Dissolve the yeast and the sugar in about a half cup of the lukewarm water. Let stand until frothy.
Sift the flour together with the salt and add the yeast mixture. Knead by hand until the dough is soft, adding water as necessary. Add the oil and keep kneading until the dough becomes elastic and is no longer sticky, which should take about 15 minutes.
|Here's the dough as it appeared in my bread machine.|
Now form the dough into a ball and rub all over with a little bit of olive oil, to prevent it from drying out. Cover with a damp cloth and let rise in a warm place until the dough has doubled in size, about 1 to 1 1/2 hours.
Punch down and knead for another five minutes or so. Now break the dough into tennis-ball sized portions. Turn out onto a lightly floured surface and roll flat, until each ball is about a quarter inch thick. Dust with flour and transfer to a lightly floured surface, leaving a few inches between each one to allow for rising. Let rise for another 30 to 60 minutes.
|About halfway through the second rise.|
Now for the tricky bit:
Oil two large baking sheets. Preheat your oven to 500 degrees. About 10 minutes into the preheating, put the sheets in the oven. Leave them there for another 10 minutes.
Now open your oven and quickly transfer the dough balls onto the baking sheets. Close the oven and go press the "hush" button on your smoke alarms.
Bake for 6 to 10 minutes. When the breads are lightly browned, take them out. Now go hush your smoke alarms again. Let the bread cool.
If you did this right, each bread should be puffy with a little pouch inside. I did not do it right, apparently, since mine came out light and airy inside but with no pouch. Still pretty danged tasty though and went well with the baba ghanoush.
|No pockets but still tasted very good.|
Now on to the machbous. Start by melting the ghee (you can also use butter, ghee is just a clarified version) in a saucepan and frying the onions until they are transparent and beginning to turn brown. Add the baharat and turmeric and stir for another two minutes or so.
|Saute some onions. Ho, hum.|
Now add the chicken pieces to the pot and turn to coat. Cook over a medium heat until the pieces are lightly browned on all sides.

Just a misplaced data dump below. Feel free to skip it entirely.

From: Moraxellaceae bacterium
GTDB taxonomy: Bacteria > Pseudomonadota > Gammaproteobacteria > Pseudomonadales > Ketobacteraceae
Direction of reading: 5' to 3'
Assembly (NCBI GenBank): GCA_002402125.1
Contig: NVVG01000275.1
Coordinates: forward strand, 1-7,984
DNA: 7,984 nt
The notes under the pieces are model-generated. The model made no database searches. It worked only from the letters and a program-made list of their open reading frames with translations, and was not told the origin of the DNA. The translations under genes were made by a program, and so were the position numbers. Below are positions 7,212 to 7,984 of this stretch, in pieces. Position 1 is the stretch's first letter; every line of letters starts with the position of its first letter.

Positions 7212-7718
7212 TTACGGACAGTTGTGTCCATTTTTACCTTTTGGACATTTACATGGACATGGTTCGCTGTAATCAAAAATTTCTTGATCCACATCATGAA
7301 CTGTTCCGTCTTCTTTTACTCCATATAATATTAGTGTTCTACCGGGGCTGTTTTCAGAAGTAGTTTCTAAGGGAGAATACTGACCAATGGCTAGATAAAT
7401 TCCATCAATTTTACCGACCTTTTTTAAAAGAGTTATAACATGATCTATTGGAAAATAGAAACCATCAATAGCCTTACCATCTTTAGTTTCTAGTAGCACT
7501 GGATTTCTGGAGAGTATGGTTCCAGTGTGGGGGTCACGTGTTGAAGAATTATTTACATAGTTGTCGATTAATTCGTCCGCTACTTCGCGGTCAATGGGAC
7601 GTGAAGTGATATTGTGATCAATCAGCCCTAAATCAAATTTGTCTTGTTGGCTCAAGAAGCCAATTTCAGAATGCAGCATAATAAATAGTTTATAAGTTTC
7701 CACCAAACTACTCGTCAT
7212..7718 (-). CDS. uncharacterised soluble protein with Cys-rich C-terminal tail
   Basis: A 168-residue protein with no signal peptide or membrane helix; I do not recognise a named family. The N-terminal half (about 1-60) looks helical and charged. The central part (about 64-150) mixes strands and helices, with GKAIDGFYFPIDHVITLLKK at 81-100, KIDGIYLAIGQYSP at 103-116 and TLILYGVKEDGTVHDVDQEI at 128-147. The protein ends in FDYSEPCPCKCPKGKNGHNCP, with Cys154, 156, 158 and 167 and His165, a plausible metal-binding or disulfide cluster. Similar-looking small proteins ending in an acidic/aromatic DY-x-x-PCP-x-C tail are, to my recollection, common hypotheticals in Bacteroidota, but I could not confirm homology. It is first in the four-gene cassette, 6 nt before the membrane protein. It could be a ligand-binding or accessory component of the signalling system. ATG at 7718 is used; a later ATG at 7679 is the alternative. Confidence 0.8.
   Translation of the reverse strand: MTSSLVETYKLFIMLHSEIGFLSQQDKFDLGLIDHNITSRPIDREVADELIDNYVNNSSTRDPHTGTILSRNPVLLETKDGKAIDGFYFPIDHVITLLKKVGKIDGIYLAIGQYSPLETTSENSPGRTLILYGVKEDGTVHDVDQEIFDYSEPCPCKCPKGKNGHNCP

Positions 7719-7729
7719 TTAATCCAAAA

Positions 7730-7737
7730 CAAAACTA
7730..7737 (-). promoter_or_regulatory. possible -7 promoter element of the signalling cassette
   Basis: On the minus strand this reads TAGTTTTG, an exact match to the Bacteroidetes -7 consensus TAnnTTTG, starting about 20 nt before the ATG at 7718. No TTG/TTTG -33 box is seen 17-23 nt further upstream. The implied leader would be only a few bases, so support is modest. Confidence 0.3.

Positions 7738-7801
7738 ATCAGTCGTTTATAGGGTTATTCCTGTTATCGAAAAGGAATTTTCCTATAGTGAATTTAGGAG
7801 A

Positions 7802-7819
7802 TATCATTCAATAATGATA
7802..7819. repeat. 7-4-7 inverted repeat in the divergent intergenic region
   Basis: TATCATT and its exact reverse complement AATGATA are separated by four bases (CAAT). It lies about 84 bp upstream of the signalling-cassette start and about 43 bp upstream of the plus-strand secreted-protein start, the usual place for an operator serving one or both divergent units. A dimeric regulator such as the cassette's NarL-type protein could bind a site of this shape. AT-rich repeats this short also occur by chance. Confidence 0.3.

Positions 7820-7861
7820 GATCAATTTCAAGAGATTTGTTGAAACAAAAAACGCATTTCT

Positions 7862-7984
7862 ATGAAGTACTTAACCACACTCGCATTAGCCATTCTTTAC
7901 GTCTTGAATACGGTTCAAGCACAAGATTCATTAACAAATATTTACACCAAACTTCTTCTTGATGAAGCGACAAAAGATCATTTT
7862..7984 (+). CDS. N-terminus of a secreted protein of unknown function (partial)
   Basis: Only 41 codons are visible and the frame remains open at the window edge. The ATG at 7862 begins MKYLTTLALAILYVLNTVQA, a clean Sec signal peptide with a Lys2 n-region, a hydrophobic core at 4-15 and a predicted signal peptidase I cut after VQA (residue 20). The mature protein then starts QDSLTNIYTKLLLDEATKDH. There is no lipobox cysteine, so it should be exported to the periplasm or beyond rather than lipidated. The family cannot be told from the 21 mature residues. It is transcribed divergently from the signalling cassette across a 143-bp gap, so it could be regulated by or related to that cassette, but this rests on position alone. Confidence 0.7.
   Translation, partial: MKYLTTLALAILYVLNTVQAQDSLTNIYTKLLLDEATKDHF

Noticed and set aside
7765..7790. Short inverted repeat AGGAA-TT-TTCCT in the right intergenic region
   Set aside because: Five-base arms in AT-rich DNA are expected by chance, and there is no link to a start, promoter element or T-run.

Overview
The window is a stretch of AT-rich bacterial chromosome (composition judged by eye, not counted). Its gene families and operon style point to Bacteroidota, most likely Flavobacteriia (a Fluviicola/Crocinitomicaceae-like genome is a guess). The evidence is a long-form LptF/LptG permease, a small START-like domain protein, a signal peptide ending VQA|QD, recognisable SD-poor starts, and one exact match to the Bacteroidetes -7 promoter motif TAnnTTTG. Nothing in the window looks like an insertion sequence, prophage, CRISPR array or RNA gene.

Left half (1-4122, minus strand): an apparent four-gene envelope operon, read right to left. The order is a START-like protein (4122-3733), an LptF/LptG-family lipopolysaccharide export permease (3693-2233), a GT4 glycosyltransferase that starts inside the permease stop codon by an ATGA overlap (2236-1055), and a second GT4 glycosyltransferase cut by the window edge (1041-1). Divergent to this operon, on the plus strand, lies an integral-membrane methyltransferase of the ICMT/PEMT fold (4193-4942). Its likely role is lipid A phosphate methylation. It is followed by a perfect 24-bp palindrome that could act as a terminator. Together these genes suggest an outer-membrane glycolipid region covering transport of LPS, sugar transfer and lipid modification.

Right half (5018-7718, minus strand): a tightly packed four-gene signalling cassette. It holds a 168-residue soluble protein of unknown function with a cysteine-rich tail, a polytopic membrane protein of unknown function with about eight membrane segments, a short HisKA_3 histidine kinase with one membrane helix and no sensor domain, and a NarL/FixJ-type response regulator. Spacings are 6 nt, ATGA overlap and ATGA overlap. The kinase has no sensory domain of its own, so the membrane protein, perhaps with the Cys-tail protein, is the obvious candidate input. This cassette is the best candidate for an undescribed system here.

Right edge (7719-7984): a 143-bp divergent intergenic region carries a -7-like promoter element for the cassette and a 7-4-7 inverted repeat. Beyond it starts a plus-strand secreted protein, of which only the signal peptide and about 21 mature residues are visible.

|This is where it all starts to smell really good ...|
Then add the tomatoes, cloves, lemon rind, cinnamon, cardamom pods and salt. Stir to get everything well incorporated, then add the water. Bring to a boil, then reduce heat and cover. Simmer for about 45 minutes.
|Add the water and simmer for about 45 minutes.|
Wash the rice in cold water and drain (this helps remove the starch and makes for a fluffier finished product). Add the rice, cilantro and parsley to the pot and bring back to a simmer. (You can also wait until just before serving to add the cilantro and parsley, which is what I did. 'Cause you know, I like my herbs to taste fresh. Or maybe it was because I forgot to put them in until just before serving).
Keep cooking for another 35 to 40 minutes, until chicken is tender and almost all of the liquid has been absorbed. Remove from the heat and let rest for 10 minutes.
Now, my kids don't like rice because they were spliced with alien genes in utero or something. So although I thought the rice was the best part of this meal, their plates all still had rice on them when everyone left the table. The chicken did go down pretty well, though I thought the white meat was way too dry. But I find that to be the problem whenever I try to stew white meat--even white meat that is swimming in liquid always seems to come out dry unless it's removed at the precise moment it reaches 165 degrees.
We liked the bread, too, even though it wasn't the pocket-pita it was supposed to be. I thought it tasted great with the baba ghanoush, which was really very similar to hummus (with eggplant instead of chickpeas) but of course my kids wouldn't go near that wierd brownish gray substance I put in a bowl on the table. Poor Martin didn't think much of the baba ghanoush, because I didn't give him any, because I'd forgotten all about it by the time he got home from his late night at work. Oh well.
Next week: Bangladesh
For printable versions of this week's recipes: